Your Obi

Your “obi” or your belt is something to take pride in. I found this article from a Shurin – Ryu website.

The Obi
1999 dojo newsletter

Anyone who has been to a martial arts camp, tournament or seminar has noticed an old, faded black belt wrapped around a practitioner’s waist. For some karateka, the belt has truly trained with its owner after years and years of hard work and sweat.

Unfortunately there are more of those who have have washed them in the laundry and picked or scratched at their obi until it has received the look of a supposed expert’s.

The obi is only a visual marker of where you are in your stages through the curriculum and not an indicator of ability. In truth, what is soaked into the fabric of your obi is the symbol of your training, not it’s outside appearance. Belts are NEVER to be washed!!! By doing so, you cleanse away, forever, the remnants and memories of your training that cannot be replaced or repeated. On Okinawa, I had the pleasure of meeting Mr. Chibana, who assisted in the seminars and acted Hanshi Shugoro Nakazato’s interpreter during the 1999 World Tournament. He had taken so much pride in his obi that when it had frayed, he sewed black patching on the sides to repair the condition of his belt. He had likewise done the same with the tattered collar of his gi.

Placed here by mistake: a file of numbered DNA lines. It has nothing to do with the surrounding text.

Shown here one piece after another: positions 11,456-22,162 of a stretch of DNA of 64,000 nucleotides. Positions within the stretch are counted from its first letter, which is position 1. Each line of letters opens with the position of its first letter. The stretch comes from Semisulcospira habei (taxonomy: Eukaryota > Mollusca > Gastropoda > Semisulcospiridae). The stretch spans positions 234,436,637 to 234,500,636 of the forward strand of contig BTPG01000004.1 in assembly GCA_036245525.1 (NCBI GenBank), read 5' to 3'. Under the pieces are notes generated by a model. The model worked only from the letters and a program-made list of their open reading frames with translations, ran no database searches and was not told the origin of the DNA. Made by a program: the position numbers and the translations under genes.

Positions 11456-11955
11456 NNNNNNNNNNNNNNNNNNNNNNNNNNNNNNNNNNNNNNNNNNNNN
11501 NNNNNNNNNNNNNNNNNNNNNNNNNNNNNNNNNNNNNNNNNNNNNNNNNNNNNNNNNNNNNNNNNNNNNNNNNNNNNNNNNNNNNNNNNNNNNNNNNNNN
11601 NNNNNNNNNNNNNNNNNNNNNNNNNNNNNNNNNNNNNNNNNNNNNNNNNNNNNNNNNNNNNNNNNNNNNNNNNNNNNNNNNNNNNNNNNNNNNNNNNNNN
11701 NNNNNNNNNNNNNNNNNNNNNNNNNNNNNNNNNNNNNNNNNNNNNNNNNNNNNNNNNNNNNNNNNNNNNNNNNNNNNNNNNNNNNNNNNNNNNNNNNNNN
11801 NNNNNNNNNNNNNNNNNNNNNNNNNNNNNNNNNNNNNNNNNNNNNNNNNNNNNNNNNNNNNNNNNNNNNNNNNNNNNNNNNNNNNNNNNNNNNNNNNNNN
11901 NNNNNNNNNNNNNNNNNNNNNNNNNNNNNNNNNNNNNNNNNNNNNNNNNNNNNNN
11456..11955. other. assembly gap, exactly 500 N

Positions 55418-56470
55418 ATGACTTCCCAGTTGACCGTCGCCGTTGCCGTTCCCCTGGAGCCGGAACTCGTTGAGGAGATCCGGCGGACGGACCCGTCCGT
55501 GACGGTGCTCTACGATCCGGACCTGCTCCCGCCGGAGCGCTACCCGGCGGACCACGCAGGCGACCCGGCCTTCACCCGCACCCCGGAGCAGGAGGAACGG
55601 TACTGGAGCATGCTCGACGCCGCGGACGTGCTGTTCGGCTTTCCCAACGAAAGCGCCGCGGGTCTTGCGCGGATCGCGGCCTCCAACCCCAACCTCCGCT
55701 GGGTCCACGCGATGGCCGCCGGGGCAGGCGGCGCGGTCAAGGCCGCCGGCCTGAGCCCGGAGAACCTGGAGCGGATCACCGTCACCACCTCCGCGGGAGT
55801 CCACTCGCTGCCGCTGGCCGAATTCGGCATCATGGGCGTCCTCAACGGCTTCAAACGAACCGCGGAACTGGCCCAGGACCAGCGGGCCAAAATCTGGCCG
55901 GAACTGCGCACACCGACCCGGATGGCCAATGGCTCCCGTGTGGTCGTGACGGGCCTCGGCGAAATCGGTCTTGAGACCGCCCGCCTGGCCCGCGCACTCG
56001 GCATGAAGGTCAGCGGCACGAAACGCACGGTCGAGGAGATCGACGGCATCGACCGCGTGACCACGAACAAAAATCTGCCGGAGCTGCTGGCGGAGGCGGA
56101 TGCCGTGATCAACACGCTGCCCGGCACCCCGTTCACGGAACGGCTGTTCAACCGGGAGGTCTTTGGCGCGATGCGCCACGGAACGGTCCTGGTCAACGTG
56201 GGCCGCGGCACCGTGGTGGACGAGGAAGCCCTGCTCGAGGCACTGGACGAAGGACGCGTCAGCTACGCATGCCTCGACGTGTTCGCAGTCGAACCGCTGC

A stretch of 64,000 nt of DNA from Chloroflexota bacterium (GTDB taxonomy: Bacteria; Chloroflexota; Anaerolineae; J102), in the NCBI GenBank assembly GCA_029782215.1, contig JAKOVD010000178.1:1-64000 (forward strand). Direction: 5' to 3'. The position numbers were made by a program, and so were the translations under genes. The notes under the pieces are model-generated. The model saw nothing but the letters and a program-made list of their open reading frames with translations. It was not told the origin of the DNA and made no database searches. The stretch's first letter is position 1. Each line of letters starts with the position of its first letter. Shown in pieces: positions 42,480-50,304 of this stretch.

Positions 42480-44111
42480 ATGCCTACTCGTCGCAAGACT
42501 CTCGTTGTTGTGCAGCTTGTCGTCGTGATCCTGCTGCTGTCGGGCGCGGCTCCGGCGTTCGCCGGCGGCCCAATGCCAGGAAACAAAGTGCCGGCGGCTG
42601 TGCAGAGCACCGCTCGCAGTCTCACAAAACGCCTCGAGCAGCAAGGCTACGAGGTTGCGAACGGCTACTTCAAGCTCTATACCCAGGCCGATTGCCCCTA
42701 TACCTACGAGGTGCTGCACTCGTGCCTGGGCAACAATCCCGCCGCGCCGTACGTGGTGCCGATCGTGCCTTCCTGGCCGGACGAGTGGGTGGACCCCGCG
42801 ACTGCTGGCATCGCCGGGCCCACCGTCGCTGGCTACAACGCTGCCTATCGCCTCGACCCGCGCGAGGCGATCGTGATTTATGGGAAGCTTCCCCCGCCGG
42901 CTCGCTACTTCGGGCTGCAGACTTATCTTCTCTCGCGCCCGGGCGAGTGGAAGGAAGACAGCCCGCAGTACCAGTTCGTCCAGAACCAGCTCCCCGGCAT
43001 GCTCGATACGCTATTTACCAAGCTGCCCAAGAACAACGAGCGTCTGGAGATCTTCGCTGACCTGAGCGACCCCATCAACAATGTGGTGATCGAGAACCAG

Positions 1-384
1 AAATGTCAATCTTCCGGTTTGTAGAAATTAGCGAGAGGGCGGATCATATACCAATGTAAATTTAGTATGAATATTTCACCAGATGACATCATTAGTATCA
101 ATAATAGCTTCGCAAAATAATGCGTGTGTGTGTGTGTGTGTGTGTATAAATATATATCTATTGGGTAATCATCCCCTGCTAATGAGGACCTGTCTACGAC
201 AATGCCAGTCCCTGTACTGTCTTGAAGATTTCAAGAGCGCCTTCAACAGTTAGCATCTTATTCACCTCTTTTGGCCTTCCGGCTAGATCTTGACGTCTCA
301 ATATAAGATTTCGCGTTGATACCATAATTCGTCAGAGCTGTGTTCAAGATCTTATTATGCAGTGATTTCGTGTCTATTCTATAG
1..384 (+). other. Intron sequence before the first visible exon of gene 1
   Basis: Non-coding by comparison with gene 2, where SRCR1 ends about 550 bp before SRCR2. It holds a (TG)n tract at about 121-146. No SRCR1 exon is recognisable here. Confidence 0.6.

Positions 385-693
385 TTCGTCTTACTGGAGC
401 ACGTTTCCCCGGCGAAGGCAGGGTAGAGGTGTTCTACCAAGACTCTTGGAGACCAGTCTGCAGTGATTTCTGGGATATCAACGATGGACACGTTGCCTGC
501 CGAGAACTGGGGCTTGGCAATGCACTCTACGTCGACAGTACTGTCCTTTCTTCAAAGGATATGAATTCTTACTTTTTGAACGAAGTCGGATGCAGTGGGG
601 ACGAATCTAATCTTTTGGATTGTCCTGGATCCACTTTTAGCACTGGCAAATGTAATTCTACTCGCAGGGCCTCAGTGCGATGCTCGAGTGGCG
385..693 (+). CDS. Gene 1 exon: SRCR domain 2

The colors of ALL obi change their appearance through hours and hours of HARD workouts and sweat, it cannot be avoided. However, your first black belt is the only one that you will be awarded by your sensei, therefore you should take extreme care of it. The natural, wear and tear fading of the belt is the symbol of the karateka returning to the beginning, to start the learning process over again. In our practice and research, we all need to be more concerned about proficiency beyond the minimum requirements and the satisfaction of personal growth without physical markers.

Your obi is something you should wear with pride and honor because it means more than just where you are in your art. It is more than just a status symbol. Your obi should have a deep personal meaning to you. Obis should never be simply given away. They mean more than just the deeds you have done and your adeptness in your forms. An obi is not a prize to be won or a reward for anything.

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